Love addiction sounds like it might be a fun thing to have. But it isn’t.

It’s a serious form of codependency where you place such a high value on a romantic partner (or more than one romantic partner) that your relationship with that person (or people) becomes all-consuming and the primary focus of your life. Basically, love addicts spend inordinate amounts of time obsessing, ruminating, and seeking information about the other person—to the detriment of their own life.

Like other addicts, love addicts typically come from abusive, addictive, or otherwise dysfunctional homes. Usually, they experienced emotional neglect and/or abandonment by one or both parents. This experience of neglect or abandonment creates within them, as children, intense anxiety—mostly because children depend upon their parents for their very survival. This anxiety surrounding important relationships becomes ingrained over time, and is carried forward into adulthood, manifesting as codependency and/or love addiction, until recovery or some other form of intensive healing work takes place.

The obsession and anxiety love addicts exhibit regarding their adult romantic relationships mimics the obsession and anxiety that a very young child tends to exhibit when separated from his or her caregivers. This is one of the reasons love addicted individuals often feel as though their relationships are a matter of life and death. “If I can’t be with him/her, I feel like I will die.” This desperation leads to all sorts of troubling behaviors—stalking, harassing, spying, demanding to know the innermost thoughts and fantasies of people they just met, ignoring obviously problematic traits of the person they are currently obsessing about, etc.

Here are ten questions that can help you determine whether love addiction might be an issue for you.

  1. Do you find yourself unable to stop seeing a specific person, even though you know that the relationship is destructive for you?
  2. Have you ever thought that if a romantic relationship ended, you wouldn’t be able to live without that person?
  3. Have you ever had sex when you didn’t want to because it was more important to please your romantic partner than to meet your own needs?
  4. Do you find yourself obsessing about a specific person even though these thoughts bring pain, craving, or some other form of emotional discomfort?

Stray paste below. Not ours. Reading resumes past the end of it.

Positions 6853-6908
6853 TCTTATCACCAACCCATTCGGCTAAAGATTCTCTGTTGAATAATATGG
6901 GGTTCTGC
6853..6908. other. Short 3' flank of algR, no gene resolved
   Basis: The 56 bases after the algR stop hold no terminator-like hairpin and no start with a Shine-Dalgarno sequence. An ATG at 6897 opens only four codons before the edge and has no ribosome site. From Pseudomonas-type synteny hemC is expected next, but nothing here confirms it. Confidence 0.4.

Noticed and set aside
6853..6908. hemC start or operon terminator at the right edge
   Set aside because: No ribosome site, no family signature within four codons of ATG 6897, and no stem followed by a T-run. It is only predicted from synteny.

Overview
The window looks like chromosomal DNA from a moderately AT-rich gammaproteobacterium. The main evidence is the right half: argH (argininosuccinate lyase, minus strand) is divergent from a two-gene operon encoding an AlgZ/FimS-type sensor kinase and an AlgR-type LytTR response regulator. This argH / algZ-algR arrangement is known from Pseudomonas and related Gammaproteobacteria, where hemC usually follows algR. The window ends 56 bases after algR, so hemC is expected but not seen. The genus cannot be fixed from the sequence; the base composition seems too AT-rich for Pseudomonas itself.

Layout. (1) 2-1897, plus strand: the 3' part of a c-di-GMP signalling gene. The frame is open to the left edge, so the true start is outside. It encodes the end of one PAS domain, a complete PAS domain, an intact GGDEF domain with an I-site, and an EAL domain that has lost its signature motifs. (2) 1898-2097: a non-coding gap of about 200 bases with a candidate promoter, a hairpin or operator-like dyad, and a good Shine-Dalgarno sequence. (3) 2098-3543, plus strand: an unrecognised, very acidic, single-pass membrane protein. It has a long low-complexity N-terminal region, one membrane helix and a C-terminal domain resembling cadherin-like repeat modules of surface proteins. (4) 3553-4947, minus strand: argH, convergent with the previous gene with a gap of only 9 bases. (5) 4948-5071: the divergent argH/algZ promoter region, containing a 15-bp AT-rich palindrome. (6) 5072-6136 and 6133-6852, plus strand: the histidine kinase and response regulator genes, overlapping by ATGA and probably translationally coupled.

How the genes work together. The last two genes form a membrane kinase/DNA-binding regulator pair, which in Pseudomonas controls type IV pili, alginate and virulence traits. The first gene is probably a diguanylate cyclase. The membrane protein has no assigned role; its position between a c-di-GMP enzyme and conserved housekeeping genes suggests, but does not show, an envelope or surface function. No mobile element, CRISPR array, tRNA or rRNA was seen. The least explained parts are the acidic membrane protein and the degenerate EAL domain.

5. Do you feel desperate about your need for a partner or future mate?
  6. Do you believe that being in a relationship will make your life bearable, or that being in a relationship is the only way to be happy?
  7. When you were growing up, did you often feel invisible, or that your parents (or caregivers) didn’t truly “know” or “see” you?
  8. Do you find yourself in a relationship that you can’t seem to leave, even though you want to do so?
  9. Are you unable to concentrate on other areas of life because thoughts or feelings you are having about another person are overwhelming?
  10. Do you feel that you have no identity if you are not in a relationship?

If you answered “yes” to five or more of these questions, you may be struggling with love addiction.

If so, it is important to understand that although you can recover from love addiction, the condition is a chronic, long-term issue, and you’ll need to educate yourself and seek treatment if the consequences you are experiencing are severe. Because love addiction is typically rooted in family of origin trauma, you will need to see a therapist skilled in family of origin trauma work, which can help you process and resolve the underlying issues that have led to your current relationship challenges. Therapists trained by the International Institute of Trauma and Addiction Professionals, known as CSATs, are especially helpful to love addicts. Twelve step groups such as Sex and Love Addicts Anonymous (SLAA) and Codependents Anonymous (CODA) are also helpful.

More information about love addiction can be found here.



  1. I’ve been going to an online meeting with out structure on Sex and Love addiction. It really helps me. I have been in weary denial about my love addiction. Not sure if its a sex addiction as well. This really spoke to me. Looks like I need SLAA OR CODA and to double up on sponsors, if I can dedicate time for one addiction recovery program, I can make time for another. Ffffllllllip this is going to take lads of work. Still i’m grateful for this website and its amazing people!!

  2. Lisa (remedyke) Reply

    Ty for your article. I am a love addict and have been going to SLAA and working with my therapist who is sponsoring me on it. I read my highlights from your article and went over and discussed the questions with my sponsor therapist.

  3. Thank you, I am a recovering sex-addict.

    The road to recovery has been very painful and difficult mostly because I am also a recovering alcoholic and addict. Which lends to more self-destructive behavior when it comes to my sex-addiction. The shame from the sex-addiction behavior then lends to more substance abuse issues. And so the vicious cycle continues… But it is my hope and prayer that through the recovery process, I can learn new coping skills to deal with the shame from my addictions.

    • Hi Patrick, you’re exactly right—shame fuels addictive behavior. One of the most effective shame reducers is to connect with other safe people who “get it” and tell your story. If you’re in a 12-step program, be sure to get a sponsor, work the steps, and share every chance you get.

      Keep showing up—it works!

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